Tiffany Mills Company
THE FLEA THEATER | SEPTEMBER 12-15, 2018
In 2003, Apple introduced its third generation iPod and with it, a series of silhouetted dancers. Electrified by singles like Aussie band Jet’s “Are You Gonna Be My Girl,” the dancers kick, twirl, and thrash their heads against color-blocked backdrops. During the thirty-second ad, not a single white earbud falls out of place.
Tiffany Mills Company’s Blue Room, which debuted at the Flea Theater this September, seizes on the thrill of a life set to sound. The performance begins with Nik Owens stepping out from the audience, plugging in a pair of headphones (now wireless, of course), pressing play, and jamming out. And for the next fifty minutes, Mills and five other dancers take movement cues from a playlist that shuffles between classical, rock, and diaphanous electronic music from composers Daniel Wohl and Angelica Negron. When one song sputters or skips and another bursts into the space, the dancers’ body language shifts. Throughout, they untangle cables and pass headphones amongst themselves in a series of sonic coronations.
There’s something canny about the energy of Blue Room—the flicker of tension between downbeats. Mills’s dancers alternately ricochet off of each other, proffer waves and kisses, and writhe in isolation. Mute the music, and you have a meditation on what happens when six bodies share a confined space. This experiment suits her dancers well; they can flex with ease, then freeze in place. They slip between everyday gestures and abstract, guttural movements. They are shapeshifters, their personalities as static and wispy as the shadowy figures in an Apple ad.
Mutability enlivens the performance—so why is Blue Room’s choreography, at times, ploddingly concrete? Moments in which the dancers mime spelunking, for instance, or striding down a sidewalk, seem aimless and flat. Whenever the dancers are forced to acknowledge their human forms, they deflate. In one extended instance, Miller pits Jordan Morley—creeping deeper into a plié, weighed down by a pile of wires at his feet—against a sportive Kenneth Olguin and Emily Pope. The duo encircles Morley, coaxing him into swinging his hips and rolling his torso. This devil-on-the-shoulder trope has the potential for high drama and technical finesse—temptation to surrender to the music licks at Morley’s heels. How will his body react?
Mills folds the answer into a sort of reductive, moral tale. Morley succumbs and slinks to the floor alongside his peers, the last dregs of a good time pumped out of them with every breath. As Owens and Mei Yamanaka approach the group, they act out disgust and disappointment—hands on their hips, they reprimand the supine dancers. This tableau resembles a portrait of parents who follow a trail of empty bottles to the basement, where their drowsy high schoolers wave a limp hello. And with it, a moment that had the potential to be charged and electric becomes didactic.
This moment skirts drama, but it captures a central aspect of the performance: there’s a difference between hearing and feeling music—why listen to anything at all if you’re not going to let it shake you to your core? And what of it if you’re judged? This dedication to commitment pervades Blue Room, and there’s something admiringly unapologetic about the performance. The Flea Theater is sparse, and the space between the performers and audiences is one cord-length away. The dancers jump into the performance from the front row of the audience, and the stage doors double as patron entrances. Despite this intimacy, the dancers are fully consumed with their relationships to one another: they trade smiles, frowns, looks of concern and longing without acknowledging the spectators. And though their choreography rarely syncs up, their disparate movements are on the same wavelength. Like in a warm-up exercise at the top of a rehearsal or a children’s game, these six dancers move according to an unspoken set of rules. Each time they steal a glance at one another or reach for an imagined object is a reminder of just how much they have spun out of an empty space.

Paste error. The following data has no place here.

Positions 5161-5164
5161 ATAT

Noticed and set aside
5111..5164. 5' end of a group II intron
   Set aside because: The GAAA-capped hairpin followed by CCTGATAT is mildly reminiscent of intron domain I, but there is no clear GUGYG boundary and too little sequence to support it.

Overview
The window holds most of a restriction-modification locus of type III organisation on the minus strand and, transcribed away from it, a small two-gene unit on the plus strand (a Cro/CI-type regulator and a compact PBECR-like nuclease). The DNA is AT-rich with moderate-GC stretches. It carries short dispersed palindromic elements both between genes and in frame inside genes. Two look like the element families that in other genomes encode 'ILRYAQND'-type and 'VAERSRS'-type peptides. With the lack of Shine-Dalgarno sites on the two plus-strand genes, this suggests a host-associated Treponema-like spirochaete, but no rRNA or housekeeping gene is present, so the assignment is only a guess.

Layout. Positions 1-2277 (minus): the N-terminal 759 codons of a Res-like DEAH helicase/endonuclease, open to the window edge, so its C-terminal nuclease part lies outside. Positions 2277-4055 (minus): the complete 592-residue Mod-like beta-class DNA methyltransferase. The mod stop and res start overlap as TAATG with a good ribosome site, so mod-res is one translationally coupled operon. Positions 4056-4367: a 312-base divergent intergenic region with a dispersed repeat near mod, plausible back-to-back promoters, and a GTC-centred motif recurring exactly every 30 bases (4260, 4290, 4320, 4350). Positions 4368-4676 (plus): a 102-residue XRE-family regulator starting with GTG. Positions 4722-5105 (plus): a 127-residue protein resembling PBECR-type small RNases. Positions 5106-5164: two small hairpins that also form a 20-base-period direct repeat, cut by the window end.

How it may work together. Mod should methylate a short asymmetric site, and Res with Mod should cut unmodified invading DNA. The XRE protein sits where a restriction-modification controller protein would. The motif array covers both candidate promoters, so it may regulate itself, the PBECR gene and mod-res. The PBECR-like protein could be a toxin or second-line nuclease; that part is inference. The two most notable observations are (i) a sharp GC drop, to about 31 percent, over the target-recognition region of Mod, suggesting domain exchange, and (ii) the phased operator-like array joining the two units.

Blue Room tends to its boundaries, too. Before the house lights dim, the dancers lay blue architectural tape along the perimeter of the stage. In the second half of the performance, they repeatedly rearrange these lines. They use tape to bisect the dance floor. They create gaps in the blue square through which the dancers spill out. They stick tape on the wall and a dancer hovers underneath it, at once looking like a child under a growth chart and a man at a dead end. This redrawing of the stage dovetails with the dancers’ sonic resets—every time an aspect of their ecosystem changes, they evolve.
Mills and her dancers deftly tinker with sound and space; they lean on one another for a moment, then turn their backs to the other bodies in the room. There is dynamism throughout the performance, but for all of its permutations, Blue Room lacks a driving force. Why the music, the tape, the grasping for the literal?
What was once novel about the silhouette Apple ads is now, nearly twenty years later, nostalgic: the slinky white earbuds, the note that devices are Mac and Windows compatible, the featured musicians—Jet, Feist—who careened into prominence through the ads, only to recede into coffee house speakers. And for all that Mills and her dancers do to enliven the stage, Blue Room feels, at times, just as transient.
ERICA GETTO is a writer based in Brooklyn.